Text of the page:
# An integral : $\int_{-a}^a \frac{\cos(\pi n x/a)}{x^2+a^2}\mathrm dx$

How can I evaluate $$\int_{-a}^a \frac{\cos(\pi n x/a)}{x^2+a^2}\,\mathrm dx$$?

My attempt :

\begin{align}\mathcal{I}& =\displaystyle\int_{-a}^a \dfrac{\cos(\pi n x/a)}{x^2+a^2}\mathrm dx \\ & = 2\displaystyle\int_0^a \dfrac{\cos(\pi n x/a)}{x^2+a^2}\, \text{ ,even integrand}\\ &=2\displaystyle\int_0^{\pi n} \dfrac{\cos u}{\frac{a^2u^2}{n^2\pi^2}+1}\left(\dfrac{a\mathrm du}{n\pi}\right)\, \text{ ,via substituting u=\dfrac{\pi nx}{a}}\\ &=\dfrac{2\pi n}{a}\displaystyle\int_0^{\pi n} \dfrac{\cos u}{u^2+n^2\pi^2}\, \mathrm du\\ & =\dfrac{2\pi n}{a}\displaystyle\int_0^{n\pi} \dfrac{\cos u}{(u-i\pi n)(u+i\pi n)}\,\mathrm du\\ & =\dfrac{i}{a}\underbrace{\displaystyle\int_0^{n\pi} \dfrac{\cos u}{u+i\pi n}\mathrm du}_{\mathcal{I_1}}-\dfrac{i}{a}\overbrace{\displaystyle\int_0^{n\pi}\dfrac{\cos u}{u-in\pi}\mathrm du}^{\mathcal{I_2}}\, \text{ ,via partial fraction decomposition}\end{align}

\begin{align}\mathcal{I_1}&=\displaystyle\int_0^{n\pi}\dfrac{\cos u}{u+i\pi n}\mathrm du \\&=\displaystyle\int_0^{(i+1)n\pi}\dfrac{\cos(v-i\pi n)}{v}\mathrm dv\, \text{ ,via substituting v=u+i\pi n}\\ & = \displaystyle\sum_{k=0}^\infty \dfrac{(-1)^k}{(2k)!}\displaystyle\int_0^{(i+1)n\pi} \dfrac{(v-i\pi n)^{2k}}{v}\mathrm dv\, \text{ ,via Maclaurin series}\end{align} from where I can't figure out further.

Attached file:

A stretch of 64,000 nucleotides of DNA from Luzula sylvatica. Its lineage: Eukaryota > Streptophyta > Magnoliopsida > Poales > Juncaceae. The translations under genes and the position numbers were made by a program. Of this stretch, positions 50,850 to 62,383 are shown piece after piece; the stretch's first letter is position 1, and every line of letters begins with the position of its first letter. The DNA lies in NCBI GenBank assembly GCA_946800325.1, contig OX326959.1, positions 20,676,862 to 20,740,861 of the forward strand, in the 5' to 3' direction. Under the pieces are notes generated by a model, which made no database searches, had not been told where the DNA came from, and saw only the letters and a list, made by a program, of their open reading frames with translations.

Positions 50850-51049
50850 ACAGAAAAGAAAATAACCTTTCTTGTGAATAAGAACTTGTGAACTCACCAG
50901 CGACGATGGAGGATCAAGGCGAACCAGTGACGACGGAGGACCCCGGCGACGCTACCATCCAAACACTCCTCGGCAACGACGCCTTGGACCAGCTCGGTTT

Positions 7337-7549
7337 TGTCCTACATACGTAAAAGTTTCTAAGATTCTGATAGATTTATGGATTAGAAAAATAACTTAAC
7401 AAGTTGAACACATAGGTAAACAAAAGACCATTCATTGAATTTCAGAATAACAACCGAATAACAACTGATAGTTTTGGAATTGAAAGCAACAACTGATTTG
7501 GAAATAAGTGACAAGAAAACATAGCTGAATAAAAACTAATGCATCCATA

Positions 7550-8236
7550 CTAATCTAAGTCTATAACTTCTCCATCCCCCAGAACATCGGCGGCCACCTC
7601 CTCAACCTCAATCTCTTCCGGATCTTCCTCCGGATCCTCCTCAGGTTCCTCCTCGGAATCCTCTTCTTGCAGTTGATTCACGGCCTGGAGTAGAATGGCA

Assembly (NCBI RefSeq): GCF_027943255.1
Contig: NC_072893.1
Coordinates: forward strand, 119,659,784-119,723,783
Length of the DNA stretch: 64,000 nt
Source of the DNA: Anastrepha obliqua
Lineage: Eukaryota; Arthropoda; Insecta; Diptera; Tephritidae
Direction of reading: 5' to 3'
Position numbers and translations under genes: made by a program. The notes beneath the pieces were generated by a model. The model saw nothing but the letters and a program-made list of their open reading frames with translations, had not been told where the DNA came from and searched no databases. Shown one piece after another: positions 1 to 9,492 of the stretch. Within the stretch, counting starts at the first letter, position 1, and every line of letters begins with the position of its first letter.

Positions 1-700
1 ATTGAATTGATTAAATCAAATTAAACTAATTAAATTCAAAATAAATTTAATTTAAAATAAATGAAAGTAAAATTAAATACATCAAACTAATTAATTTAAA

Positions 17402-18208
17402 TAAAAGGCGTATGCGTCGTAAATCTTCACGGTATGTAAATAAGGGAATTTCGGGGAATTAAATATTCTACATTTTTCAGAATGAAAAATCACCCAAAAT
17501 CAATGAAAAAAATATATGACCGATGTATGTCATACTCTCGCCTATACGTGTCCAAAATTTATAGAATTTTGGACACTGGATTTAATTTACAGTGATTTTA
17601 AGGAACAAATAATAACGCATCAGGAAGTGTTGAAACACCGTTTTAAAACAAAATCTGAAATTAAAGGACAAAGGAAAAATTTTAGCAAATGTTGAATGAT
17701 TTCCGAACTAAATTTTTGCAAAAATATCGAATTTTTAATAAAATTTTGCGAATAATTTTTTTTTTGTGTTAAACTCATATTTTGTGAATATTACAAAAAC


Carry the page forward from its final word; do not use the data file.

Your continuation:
Any help is appreciated.

• Note that you can re-write the original integral in the form $$\frac{2}{a}\int_0^1 {\frac{{\cos (\pi nt)}}{{t^2 + 1}}dt} .$$ According to Wolfram Mathematica, the integral can be written in terms of the Sine and Cosine integrals. I do not know if there is a simpler form.
– Gary
May 10 at 7:09
• May I know the reason for downvote? May 25 at 5:34

## 2 Answers

I do not know if it helps, but... \begin{align} A = \frac{1}{a^2}\int_{-a}^a \frac{\cos(\frac{x}{a}\pi n)}{1+(\frac xa)^2}dx &= \frac{2}{a} \int_0^1 \frac{\cos(\pi n x)}{1+x^2}dx \\ &= \frac{2}{a} \int_0^1 \cos(\pi n x) \sum_{k = 0}^\infty (-x^2)^k dx \\ & = \frac{2}{a} \sum_{k=1}^\infty (-1)^k\int_0^1 x^{2k} \cos (\pi n x)dx \\ &= \frac{2}{a} \sum_{k=1}^\infty (-1)^k I_{2k} \end{align}

For $$I_{2k}$$, we have: \begin{align} I_{2k} &= \int_0^1 x^{2k} \cos(\pi n x) dx \\ &= \frac{1}{\pi n}x^{2k} \sin (\pi n x)\bigg|_0^1 - \frac{2k}{\pi n}\int_0^1 x^{2k-1} \sin(\pi n x) dx \\ &= - \frac{2k}{\pi n} \int_0^1 x^{2k-1}\sin(\pi n x) dx \\ &= -\frac{2k}{\pi n} \left(-\frac{1}{\pi n} x^{2k-1} \cos (\pi n x)\bigg|_0^1 + \frac{2k-1}{\pi n} \int_0^1 x^{2k-2} \cos(\pi n x)dx \right) \\ &= -\frac{2k}{\pi n}\left(\frac{1}{\pi n} + \frac{2k - 1}{\pi n}\int_0^1 x^{2k-2} \cos(\pi n x)dx \right) \\ &= \frac{1}{(\pi n)^2}\left((2k)(2k-1)\int_0^1 x^{2k-2} \cos(\pi n x)dx - 1\right) \end{align}

Therefore,

\begin{align} I_{2k} = \frac{2k(2k-1)}{(\pi n)^2}I_{2k-2} - \frac{1}{(\pi n)^2}\end{align}

• @NikhilKumarSingh I'm not sure why you accepted this answer, though. May 25 at 6:43
• It seemed more helpful out of the two to me. May 26 at 10:18

For $$I=\int\dfrac{\cos( u)}{u+i\pi n}\,du$$ $$u+i\pi n=v \implies I=\int \frac{\cos(v-i\pi n)}v \,dv$$ Expand the cosine $$\cos(v-i\pi n)=\cosh (\pi n) \cos (v)+i \sinh (\pi n) \sin (v)$$ $$I=\cosh (\pi n) \int \frac{\cos(v)}v \,dv+i \sinh (\pi n) \int \frac{\sin(v)}v \,dv$$ $$I=\cosh (\pi n)\,\text{Ci}(v)+i \sinh (\pi n) \,\text{Si}(v)$$